DUBAI -- Emma Navarro will be the first to admit none of this was a given. In fact, she still flinches when she realizes she's firmly a Top 30 player. 

"It's always a challenge to feel that I am the player that I'm ranked as," Navarro said. "That's something that even if I repeat it to myself 10 times over I don't know if I believe it. That's not so much a physical ability thing, it's more that it's just happened really fast. 

"My brain needs time to catch up in terms of processing that."

Navarro, 22, hasn't had much downtime to process anything that's happened over the last twelve months. The 2021 NCAA singles champion for the University of Virginia, Navarro turned pro in 2022 to try and make her way on the pro tour.

She has been an absolute workhorse since the start of the 2023 season. Ranked No.149, she began last year at an ITF 25K event in Florida. What followed was a non-stop schedule that ran through 29 tournaments and a total of 88 singles matches.

"I felt like it was really important to just take my time and kind of go through this rite of passage of playing ITFs and getting a bunch of matches in," Navarro said. "Just gaining confidence in who I am as a player and how I like to play and the plays I like to go to in big moments, just figuring all that stuff out. 

"By getting a lot of matches in, I think that was really important for me and it gave me a lot of confidence coming into this new level."

As she grew in experience, the wins came. She captured five ITF titles and made inroads on the Hologic WTA Tour as well. She made her first WTA quarterfinal on her favorite surface, clay, in Strasbourg. One month later, she was into her first WTA semifinal, this time on the grass in Bad Homburg. Then came her first hard-court semifinal in San Diego. 

The progress was quiet and incremental. But by the end of the year, Navarro found herself knocking on the door of the Top 30. 

"There was a time, when I was 15 or 16, when being a decent college player was going to be good enough for me -- and maybe not even that," Navarro said. "Maybe that wasn't going to even happen. 

"So it's taken a lot to believe in myself and believe that I can play at this level with this caliber of player. I'm a perfectionist and I expect a lot of myself every day and when I don't get that my initial reaction is to think I'll never be good enough."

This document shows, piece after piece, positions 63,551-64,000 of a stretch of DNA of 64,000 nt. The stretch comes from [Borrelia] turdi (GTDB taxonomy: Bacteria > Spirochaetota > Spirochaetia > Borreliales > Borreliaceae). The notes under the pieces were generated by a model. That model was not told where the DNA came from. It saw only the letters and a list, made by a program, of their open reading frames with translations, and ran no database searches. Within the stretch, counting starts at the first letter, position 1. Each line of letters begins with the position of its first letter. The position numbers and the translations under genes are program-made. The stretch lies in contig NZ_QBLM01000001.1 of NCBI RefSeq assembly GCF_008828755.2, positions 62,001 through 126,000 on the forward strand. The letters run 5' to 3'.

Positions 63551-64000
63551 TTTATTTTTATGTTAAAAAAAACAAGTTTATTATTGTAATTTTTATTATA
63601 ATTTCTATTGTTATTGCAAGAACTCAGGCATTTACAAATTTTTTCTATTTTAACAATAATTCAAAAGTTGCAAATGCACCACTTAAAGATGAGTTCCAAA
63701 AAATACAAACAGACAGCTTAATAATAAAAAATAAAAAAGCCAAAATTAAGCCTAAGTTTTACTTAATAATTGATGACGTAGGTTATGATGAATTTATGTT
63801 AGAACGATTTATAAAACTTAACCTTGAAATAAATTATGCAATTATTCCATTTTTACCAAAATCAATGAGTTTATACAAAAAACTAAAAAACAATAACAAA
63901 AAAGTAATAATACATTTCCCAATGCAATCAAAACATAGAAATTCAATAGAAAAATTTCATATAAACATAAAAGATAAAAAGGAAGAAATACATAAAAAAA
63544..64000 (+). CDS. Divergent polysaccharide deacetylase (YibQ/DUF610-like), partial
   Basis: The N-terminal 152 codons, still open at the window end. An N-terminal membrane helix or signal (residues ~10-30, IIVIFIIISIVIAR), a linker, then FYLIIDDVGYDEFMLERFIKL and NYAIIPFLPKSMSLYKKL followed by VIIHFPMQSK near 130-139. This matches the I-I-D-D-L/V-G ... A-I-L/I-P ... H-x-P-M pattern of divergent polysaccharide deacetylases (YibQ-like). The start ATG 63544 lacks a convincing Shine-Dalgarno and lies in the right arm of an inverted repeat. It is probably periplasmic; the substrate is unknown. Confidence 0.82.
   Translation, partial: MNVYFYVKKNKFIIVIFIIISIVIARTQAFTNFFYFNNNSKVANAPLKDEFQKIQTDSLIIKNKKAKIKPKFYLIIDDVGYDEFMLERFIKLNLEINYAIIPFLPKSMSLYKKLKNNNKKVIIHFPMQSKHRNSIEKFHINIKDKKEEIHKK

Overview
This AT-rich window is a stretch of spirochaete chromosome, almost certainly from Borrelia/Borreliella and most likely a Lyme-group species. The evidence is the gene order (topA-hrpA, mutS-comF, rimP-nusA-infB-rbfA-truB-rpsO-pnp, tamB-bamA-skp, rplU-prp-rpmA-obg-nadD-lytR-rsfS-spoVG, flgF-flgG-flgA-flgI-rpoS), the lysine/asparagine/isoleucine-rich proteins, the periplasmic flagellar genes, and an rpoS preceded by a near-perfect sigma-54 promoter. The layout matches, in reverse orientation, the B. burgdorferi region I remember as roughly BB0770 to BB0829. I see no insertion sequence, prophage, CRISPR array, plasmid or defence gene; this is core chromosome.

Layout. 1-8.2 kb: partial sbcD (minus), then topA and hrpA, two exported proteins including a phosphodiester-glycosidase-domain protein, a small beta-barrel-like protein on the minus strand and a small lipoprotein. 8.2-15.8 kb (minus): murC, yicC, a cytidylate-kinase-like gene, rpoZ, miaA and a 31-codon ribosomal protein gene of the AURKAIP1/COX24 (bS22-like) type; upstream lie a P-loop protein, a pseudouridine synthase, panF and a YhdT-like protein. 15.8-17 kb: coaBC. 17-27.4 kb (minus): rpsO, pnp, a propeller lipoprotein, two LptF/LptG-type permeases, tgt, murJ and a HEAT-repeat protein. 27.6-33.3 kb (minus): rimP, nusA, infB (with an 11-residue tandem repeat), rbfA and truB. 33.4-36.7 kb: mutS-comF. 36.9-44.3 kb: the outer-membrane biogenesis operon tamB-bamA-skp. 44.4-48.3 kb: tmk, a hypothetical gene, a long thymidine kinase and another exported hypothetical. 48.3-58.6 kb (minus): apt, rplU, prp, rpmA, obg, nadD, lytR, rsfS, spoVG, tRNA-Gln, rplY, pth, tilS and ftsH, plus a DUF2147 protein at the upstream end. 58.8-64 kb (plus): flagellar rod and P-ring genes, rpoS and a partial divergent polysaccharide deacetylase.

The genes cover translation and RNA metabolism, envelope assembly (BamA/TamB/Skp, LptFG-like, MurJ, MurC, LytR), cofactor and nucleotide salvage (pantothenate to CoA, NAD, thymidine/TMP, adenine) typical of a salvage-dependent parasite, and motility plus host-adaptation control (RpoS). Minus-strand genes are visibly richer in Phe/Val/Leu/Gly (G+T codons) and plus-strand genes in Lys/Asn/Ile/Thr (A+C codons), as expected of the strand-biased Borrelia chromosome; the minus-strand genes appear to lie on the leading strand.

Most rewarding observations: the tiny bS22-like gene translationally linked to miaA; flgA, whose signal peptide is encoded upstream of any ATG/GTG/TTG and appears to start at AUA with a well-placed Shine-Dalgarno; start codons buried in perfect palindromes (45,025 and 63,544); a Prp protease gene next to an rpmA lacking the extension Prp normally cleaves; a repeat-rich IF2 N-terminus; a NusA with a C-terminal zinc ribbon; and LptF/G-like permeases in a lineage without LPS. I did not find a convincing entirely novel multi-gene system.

Navarro has shown no signs of any wavering belief in 2024. She opened the year with her first WTA title in Hobart. She built on that to post her best result at a Slam, a run to the third round at the Australian Open. Making her main-draw debut at the Dubai Duty Free Tennis Championships this week, Navarro came from a set and 5-3 down to defeat Katerina Siniakova 4-6, 7-5, 6-4 in the first round. She'll face eighth-seeded Maria Sakkari next. 

The victory was Navarro's 13th of the year, putting her behind only Elena Rybakina and Jelena Ostapenko for the most wins on tour. Now the No.4-ranked American, she's on the precipice of breaking into the Top 20. 

"End of last year my goal was to be Top 30 in two years," Navarro said. "So I kind of beat that timeline a little bit. 

"I've never gotten too hung up on rankings or results. It's just been process-oriented. So just continue to get better. That's what I love about the sport. I can go practice or play a match and there's always something to improve on. It's never the end."

If the trend continues, Navarro won't be flying under the radar for much longer. On a deep American bench, she sits only behind Coco Gauff, Jessica Pegula, and Madison Keys. If she can hold that position, a spot on the U.S. Olympic Team would be hers for the taking this summer. 

"As a tennis player, I would want [fans] to know that although I don't show a lot of emotion, I'm always giving it 110%," Navarro said. "It means the world to me. I'm going to always fight as hard as I can until the last point. Even if I'm not first-pumping or doing whatever, it doesn't mean it matters any less to me.

"I put my all into this. Results and rankings don't come easily, although someone like me it looks like I just showed up in the rankings, but I've put a lot of work in over the years and so has the team that I have around me. It takes a lot of hard work, and it's been a long time coming. It's taken a lot of years to get here."